"Yes, otherwise I don't make them. I have to think they're marvelous, great, and wonderful, otherwise I don't get involved. Of course they may not always turn out that way, but I have to feel that. It's a challenge, it's exciting, and I enjoy what I'm doing, and that's very important."
"Your films are good, and tastes are changing..."
"Well, I don't know how good they are, but..."
"They are, because they reflect a creativity that's spontaneous and naive and uniquely affecting - qualities you usually can't find in the midst of a $20 million budget. I think people are really craving that now."
"You really think so?"
"There's a small but growing community of people around the world who realize that almost all big budget films like Star Wars are sterile. It's obvious that a corporation made this film, and..."
"Doesn't have that personal touch."
"You're also interesting in another dimension - it took a lot of courage to do this on your own."
"It's not easy, but I guess most things that are worthwhile aren't that easy."
Right now, what I find myself most appreciative of in Bad Girls Go to Hell are the little details. Notice, for example, that Wishman voices two characters, helpful Tracy (Darlene Bennett) and also the wife (Marlene Starr) of one of the many sadists whom our heroine encounters. Or the fact that at the 6:29 mark, you see a menorah high atop one of the shelves in Meg and Ted's home. And when Tom (Barnard L. Sackett), the detective investigating Meg's crime, enters his mother's (Gertrude Cross) apartment, he comes in through the shuttered doors connecting the living room to the kitchen! How wonderfully weird!
And I think always of Wishman's cast primarily in terms of just needing to earn a living. Alan Feinstein is one of the luckier ones; he found employment in mainstream acting roles (mostly on TV) for decades and now teaches his profession both at an LA studio and online. But our leading lady, Gigi Darlene - whose biography was chronicled by the good folks over at the Rialto Report - acted in films by Wishman, Barry Mahon, Joseph P. Mawra and other NYC directors for pay, not passion; the German-born Darlene did whatever was necessary, including dancing/stripping and sex work, to stay afloat in New York. And then of course there's the most enduring appeal from the entire Wishman filmography, Darlene and Dawn Bennett (the former inspired Gigi Darlene's choice of acting name), the Queens-bred twins whose striking presence and disappearance from the industry haunted me for years until, once again, Rialto Report solved the mystery. Similar to Gigi Darlene, the Bennetts never moved higher up the ladder above Wishman roughies; I can't imagine what Criterion Channel subscribers would make of their 1966 film My Brother's Wife, in which Wishman has the sisters playing (identical?) cousins and lovers, necessitating some uncomfortable fondling on a couch. Again, anything to grab a few bucks.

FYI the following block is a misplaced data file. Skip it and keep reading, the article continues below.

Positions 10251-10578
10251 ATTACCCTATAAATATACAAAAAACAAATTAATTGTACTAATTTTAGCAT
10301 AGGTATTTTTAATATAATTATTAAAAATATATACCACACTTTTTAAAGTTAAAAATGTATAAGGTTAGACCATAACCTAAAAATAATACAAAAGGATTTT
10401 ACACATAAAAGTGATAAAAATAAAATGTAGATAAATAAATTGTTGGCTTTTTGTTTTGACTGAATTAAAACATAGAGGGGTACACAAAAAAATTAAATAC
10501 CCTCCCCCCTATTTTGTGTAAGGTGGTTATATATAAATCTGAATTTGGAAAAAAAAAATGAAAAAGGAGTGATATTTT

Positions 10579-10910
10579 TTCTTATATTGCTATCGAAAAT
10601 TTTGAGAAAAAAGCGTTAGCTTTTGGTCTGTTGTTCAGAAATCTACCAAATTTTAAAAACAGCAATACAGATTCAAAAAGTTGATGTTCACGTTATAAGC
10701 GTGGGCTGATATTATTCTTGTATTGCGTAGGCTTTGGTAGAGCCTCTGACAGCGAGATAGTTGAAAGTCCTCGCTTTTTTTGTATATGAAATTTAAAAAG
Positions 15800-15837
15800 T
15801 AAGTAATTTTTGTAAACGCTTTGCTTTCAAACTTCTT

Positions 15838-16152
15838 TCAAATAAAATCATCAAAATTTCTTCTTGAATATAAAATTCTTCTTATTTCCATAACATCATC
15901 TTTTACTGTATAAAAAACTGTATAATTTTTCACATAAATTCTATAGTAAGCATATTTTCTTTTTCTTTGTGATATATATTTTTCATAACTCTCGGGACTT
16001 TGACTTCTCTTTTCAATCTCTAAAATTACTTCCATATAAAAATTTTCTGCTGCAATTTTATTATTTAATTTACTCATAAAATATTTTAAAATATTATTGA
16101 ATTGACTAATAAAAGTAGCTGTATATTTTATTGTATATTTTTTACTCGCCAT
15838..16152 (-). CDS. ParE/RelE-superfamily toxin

I'll let Lisa Marie Bowman's review for My Brother's Wife sum up the Wishman sexploitation experience:
Much like David Lynch and the filmmakers of the French New Wave, Doris Wishman built the foundation of her own unique sensibility on B-movie material. The cinematic world of Doris Wishman is one where weak men can't resist duplicitous women and where everyone — regardless of innocence or guilt — is left punished at the end. In Wishman world, all the men speak in hard-boiled dialogue and you can tell whether a woman is a good girl or a bad girl by what color lingerie she's wearing. Personally, if I had a time machine, I would love to go back to 1960s New York and audition to be a Doris Wishman bad girl.
Seriously, bad girls have all the fun.
Maybe they really do.
"Oh, Meg, please don't nag. Now, let me see you smile! There, that's my girl."